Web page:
For the Baltimore boating community, Hart-Miller Island needs no introduction.
Each weekend, hundreds of boats gather near the beach of the 1,100-acre Chesapeake Bay island near the mouth of Middle River. They tie rafts to their boats and float or swim in the often calm waters or lounge on the sandy beach. But until this spring, visitors could not venture past that sandy beach and a few primitive campsites.
It was a picture-perfect morning and I was all set to check out a new bike-and-kayak excursion offered by an outfitter along the Susquehanna River. And then I received a surprise: My son, Noah, decided to come with me.
Usually the only opportunity to steal time with my busy 14-year-old is during long trips in the car. This was a treat.
Recently my friend, John Neely, who is also a board member of the Chesapeake Conservancy, took me fly fishing on Savage River.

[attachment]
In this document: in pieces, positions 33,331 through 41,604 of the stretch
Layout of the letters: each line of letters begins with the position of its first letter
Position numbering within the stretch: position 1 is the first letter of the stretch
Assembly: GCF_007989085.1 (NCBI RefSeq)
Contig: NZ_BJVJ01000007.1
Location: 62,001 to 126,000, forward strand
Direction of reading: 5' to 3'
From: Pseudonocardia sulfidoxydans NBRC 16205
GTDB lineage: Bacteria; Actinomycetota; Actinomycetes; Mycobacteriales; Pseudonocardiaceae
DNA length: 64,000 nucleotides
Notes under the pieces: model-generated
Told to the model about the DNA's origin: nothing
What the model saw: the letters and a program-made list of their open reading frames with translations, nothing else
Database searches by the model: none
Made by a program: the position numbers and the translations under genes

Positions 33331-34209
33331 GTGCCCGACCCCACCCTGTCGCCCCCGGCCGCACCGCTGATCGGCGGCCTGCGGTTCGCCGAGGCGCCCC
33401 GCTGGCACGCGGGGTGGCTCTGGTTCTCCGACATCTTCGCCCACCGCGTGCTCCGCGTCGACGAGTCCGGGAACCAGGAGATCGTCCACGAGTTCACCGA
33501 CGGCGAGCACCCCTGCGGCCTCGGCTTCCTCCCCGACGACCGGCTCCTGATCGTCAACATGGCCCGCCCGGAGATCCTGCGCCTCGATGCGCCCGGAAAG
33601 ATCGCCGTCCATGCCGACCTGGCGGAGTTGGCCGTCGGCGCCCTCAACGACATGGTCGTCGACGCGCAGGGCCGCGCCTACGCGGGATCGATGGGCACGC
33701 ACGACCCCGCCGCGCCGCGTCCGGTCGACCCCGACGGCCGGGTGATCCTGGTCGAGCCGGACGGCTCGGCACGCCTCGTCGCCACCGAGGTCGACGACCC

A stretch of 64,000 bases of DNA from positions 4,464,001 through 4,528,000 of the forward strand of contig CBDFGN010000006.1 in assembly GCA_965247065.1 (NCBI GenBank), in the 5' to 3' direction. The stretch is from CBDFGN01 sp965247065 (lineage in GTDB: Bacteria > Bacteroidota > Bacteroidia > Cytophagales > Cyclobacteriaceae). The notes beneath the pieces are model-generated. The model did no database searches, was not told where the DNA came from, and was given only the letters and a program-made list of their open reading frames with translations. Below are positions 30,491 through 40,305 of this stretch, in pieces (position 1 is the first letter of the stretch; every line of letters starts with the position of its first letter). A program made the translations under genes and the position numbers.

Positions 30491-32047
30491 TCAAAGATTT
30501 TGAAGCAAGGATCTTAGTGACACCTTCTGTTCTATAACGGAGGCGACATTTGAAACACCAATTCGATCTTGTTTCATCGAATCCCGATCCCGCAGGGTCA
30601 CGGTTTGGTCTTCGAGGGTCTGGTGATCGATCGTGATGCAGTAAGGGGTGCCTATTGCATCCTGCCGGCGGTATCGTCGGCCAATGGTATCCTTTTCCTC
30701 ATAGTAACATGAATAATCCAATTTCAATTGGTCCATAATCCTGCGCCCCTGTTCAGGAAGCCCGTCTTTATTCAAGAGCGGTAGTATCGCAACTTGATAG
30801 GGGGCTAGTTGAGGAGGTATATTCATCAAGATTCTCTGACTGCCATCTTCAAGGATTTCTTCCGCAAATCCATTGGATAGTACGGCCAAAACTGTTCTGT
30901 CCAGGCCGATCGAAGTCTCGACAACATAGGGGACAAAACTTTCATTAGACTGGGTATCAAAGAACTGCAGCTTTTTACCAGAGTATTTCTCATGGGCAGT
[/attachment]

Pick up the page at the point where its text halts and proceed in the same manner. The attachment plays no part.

Savage River is a headwater tributary of the Potomac River, on the western edge of the Chesapeake Bay watershed. Its watershed occupies more than 74,000 acres of mostly forested land in Garrett County, MD.
A small flotilla of canoes filled with “junior rangers” and their parents was floating on the gentle, outgoing tide of Virginia’s Taskinas Creek.
The current pulled the canoes past muddy banks, pockmarked by the holes of fiddler crabs and gripped by the roots of small cordgrass. A fish splashed near the opposite bank. The rank smell of the marsh filled the air.
From her canoe, trip leader Ann Hageman called out to the paddlers. “You’ve got two kinds of cordgrass here. Big cordgrass and little cordgrass.”
It was the last day of KidsKamp at York River State Park, and there were still discoveries to make